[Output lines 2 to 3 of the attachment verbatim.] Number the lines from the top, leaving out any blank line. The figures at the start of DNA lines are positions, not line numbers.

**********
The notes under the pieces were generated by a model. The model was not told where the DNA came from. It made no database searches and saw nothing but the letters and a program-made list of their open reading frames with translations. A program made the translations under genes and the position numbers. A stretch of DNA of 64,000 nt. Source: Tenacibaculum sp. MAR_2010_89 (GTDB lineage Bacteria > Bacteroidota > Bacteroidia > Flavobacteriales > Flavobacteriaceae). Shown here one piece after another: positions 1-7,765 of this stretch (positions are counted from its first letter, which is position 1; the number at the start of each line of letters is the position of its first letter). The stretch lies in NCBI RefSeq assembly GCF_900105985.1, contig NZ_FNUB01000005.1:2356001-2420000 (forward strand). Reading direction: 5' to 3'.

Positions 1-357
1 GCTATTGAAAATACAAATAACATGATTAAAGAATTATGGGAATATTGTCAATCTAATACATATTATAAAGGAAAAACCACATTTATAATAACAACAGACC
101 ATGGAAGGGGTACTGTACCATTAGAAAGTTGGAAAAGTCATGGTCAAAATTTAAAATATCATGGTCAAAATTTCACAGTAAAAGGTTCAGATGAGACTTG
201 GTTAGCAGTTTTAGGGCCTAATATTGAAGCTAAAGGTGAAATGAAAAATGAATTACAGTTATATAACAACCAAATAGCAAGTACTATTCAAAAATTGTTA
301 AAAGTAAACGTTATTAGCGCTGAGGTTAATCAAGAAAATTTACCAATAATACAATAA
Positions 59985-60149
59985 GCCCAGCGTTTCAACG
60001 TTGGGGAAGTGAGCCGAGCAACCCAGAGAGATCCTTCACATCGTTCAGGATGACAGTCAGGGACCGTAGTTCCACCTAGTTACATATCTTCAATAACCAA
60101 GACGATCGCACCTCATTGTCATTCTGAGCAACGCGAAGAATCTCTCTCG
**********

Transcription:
Positions 1-357
1 GCTATTGAAAATACAAATAACATGATTAAAGAATTATGGGAATATTGTCAATCTAATACATATTATAAAGGAAAAACCACATTTATAATAACAACAGACC